June 2017
Volume 58, Issue 8
Open Access
ARVO Annual Meeting Abstract  |   June 2017
Genetics in Glaucoma patients of African descent study (GIGA): Genetic African ancestry is associated with central corneal thickness and intraocular pressure in primary open-angle glaucoma patients.
Author Affiliations & Notes
  • Pieter W.M. Bonnemaijer
    Ophthalmology & Epidemiology, Erasmus MC, Rotterdam, Netherlands
  • Colin Cook
    Ophthalmology, University of Cape Town, Cape Town, South Africa
  • Abhishek Nag
    Twin Research and Genetic Epidemiology, King's College London, London, United Kingdom
    Ophthalmology, King's College London, London, United Kingdom
  • Christopher J Hammond
    Twin Research and Genetic Epidemiology, King's College London, London, United Kingdom
    Ophthalmology, King's College London, London, United Kingdom
  • Cornelia van Duijn
    Epidemiology, Erasmus MC, Rotterdam, Netherlands
  • Hans G Lemij
    Glaucoma service, the Rotterdam Eye Hospital, Rotterdam, Netherlands
  • Caroline Klaver
    Ophthalmology & Epidemiology, Erasmus MC, Rotterdam, Netherlands
    Ophthalmology, Radboud UMC, Nijmegen, Netherlands
  • Alberta A H J Thiadens
    Ophthalmology & Epidemiology, Erasmus MC, Rotterdam, Netherlands
  • Footnotes
    Commercial Relationships   Pieter Bonnemaijer, None; Colin Cook, None; Abhishek Nag, None; Christopher Hammond, None; Cornelia van Duijn, None; Hans Lemij, None; Caroline Klaver, None; Alberta Thiadens, None
  • Footnotes
    Support  Stichting Combined Ophthalmic Research Rotterdam (CORR), BrightFocus Foundation, Algemene Nederlandse Vereniging ter Voorkoming van blindheid, Landelijke Stichting voor Blinden en Slechtzienden, Stichting Beheer het Schild, Prof dr Henkes stichting, Rotterdamse Stichting Blindenbelangen, Stichting Glaucoomfonds, NIHR Senior Investigator Fellowship
Investigative Ophthalmology & Visual Science June 2017, Vol.58, 5611. doi:
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      Pieter W.M. Bonnemaijer, Colin Cook, Abhishek Nag, Christopher J Hammond, Cornelia van Duijn, Hans G Lemij, Caroline Klaver, Alberta A H J Thiadens; Genetics in Glaucoma patients of African descent study (GIGA): Genetic African ancestry is associated with central corneal thickness and intraocular pressure in primary open-angle glaucoma patients.. Invest. Ophthalmol. Vis. Sci. 2017;58(8):5611.

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      © ARVO (1962-2015); The Authors (2016-present)

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Abstract

Purpose : To unravel the relationship between African ancestry, central corneal thickness (CCT), and intraocular pressure (IOP) by estimating the genetic African ancestry(GAA) proportion in primary open-angle glaucoma (POAG) patients and controls from an admixed South African Coloured (SAC) and a South African Black (SAB) population.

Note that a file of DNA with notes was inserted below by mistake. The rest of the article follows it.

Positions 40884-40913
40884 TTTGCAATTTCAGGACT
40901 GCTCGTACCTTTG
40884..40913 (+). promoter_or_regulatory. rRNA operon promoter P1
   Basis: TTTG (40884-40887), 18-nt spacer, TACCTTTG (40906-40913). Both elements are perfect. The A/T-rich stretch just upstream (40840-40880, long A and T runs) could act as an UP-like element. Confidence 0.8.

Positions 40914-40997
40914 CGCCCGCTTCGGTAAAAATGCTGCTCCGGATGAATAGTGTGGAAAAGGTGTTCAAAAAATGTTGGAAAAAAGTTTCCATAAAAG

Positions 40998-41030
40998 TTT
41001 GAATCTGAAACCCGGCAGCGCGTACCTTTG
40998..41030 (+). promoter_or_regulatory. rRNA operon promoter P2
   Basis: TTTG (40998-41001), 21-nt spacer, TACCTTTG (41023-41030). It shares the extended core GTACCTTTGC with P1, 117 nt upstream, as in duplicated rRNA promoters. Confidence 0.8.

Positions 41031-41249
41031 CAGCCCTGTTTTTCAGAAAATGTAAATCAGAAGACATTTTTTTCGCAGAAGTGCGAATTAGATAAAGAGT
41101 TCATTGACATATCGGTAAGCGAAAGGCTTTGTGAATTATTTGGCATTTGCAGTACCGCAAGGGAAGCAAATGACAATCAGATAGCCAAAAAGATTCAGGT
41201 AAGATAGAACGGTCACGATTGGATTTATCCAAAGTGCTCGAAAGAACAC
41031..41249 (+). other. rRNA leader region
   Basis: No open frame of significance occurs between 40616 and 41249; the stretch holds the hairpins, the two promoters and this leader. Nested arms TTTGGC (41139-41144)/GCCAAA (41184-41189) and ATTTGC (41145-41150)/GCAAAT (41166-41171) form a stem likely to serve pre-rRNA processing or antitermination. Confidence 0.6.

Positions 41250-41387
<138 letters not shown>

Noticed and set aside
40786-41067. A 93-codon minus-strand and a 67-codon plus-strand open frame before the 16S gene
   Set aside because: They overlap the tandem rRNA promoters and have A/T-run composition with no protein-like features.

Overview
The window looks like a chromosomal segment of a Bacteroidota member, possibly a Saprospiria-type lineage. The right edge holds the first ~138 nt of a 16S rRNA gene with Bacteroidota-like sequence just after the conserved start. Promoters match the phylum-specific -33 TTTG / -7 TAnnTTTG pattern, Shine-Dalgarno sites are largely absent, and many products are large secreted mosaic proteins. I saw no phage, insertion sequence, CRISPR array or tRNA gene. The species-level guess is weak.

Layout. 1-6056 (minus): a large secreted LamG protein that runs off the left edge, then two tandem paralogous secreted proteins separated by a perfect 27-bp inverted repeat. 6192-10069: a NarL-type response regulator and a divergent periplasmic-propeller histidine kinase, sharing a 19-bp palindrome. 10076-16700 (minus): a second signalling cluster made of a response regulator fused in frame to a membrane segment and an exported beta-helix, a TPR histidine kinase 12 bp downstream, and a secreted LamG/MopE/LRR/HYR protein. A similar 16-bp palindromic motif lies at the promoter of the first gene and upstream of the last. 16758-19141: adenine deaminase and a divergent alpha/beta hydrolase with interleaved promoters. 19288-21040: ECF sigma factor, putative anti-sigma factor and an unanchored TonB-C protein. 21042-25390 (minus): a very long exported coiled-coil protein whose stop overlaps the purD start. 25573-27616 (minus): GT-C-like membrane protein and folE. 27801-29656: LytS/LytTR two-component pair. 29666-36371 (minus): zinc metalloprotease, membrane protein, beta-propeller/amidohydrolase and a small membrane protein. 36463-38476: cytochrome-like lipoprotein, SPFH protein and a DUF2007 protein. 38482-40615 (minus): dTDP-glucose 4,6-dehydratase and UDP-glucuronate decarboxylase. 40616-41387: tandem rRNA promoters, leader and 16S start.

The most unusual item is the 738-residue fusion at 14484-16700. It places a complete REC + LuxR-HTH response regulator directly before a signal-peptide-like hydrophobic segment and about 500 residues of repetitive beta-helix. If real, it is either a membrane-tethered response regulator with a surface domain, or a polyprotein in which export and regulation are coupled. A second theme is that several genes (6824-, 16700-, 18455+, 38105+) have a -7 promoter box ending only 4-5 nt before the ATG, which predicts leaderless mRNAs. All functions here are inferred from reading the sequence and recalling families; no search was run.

Methods : In this case-control study, 254 self-reported SAC and 158 self-reported SAB participants were recruited from an university clinic in Cape Town, South Africa. All participants were genotyped on the Illumina HumanOmniExpress beadchip or HumanOmni2.5Exome beadchip. ADMIXTURE was used to infer participant’s GAA among 86632 SNP’s. Linear and logistic regression models were used to assess the relation between GAA, POAG, CCT and IOP.

Results : The median proportion GAA was 60% (IQR=70.3) in the study population. Participants with a higher proportion GAA presented with a significantly thinner CCT (P<0.001; β= -4.09 µm per 10% increase in GAA). The effect of GAA on CCT was marginally different among POAG patients vs controls (P=0.066). POAG patients with a higher percentage GAA showed a significantly higher IOP (P=0.034, β=0.49 mmHg per 10% increase in GAA). In POAG patients, the CCT was significantly thinner compared to controls after adjusting for age and gender (P=0.016; OR=1.071 per 10 µm decrease in CCT). In a stratified analysis in participants with a greater than the median GAA, we did not observe any association with CCT and POAG (P=0.550; OR=1.030 per 10 µm decrease in CCT).

Conclusions : This study demonstrated that a higher proportion of GAA was associated with a thinner CCT and a higher IOP in POAG patients. Regardless of genetic ethnicity, a thinner CCT was associated with POAG when adjusted for gender and age. Remarkably, at higher proportions of GAA, the difference in CCT between POAG and controls was reduced. A stratified analysis showed that the association between CCT and POAG was mainly driven by participants with little GAA. This suggests that a thinner CCT is not associated with POAG in Africans and that assessing the CCT in Sub-Saharan Africans may not be of significantly added value in POAG screening.

This is an abstract that was submitted for the 2017 ARVO Annual Meeting, held in Baltimore, MD, May 7-11, 2017.

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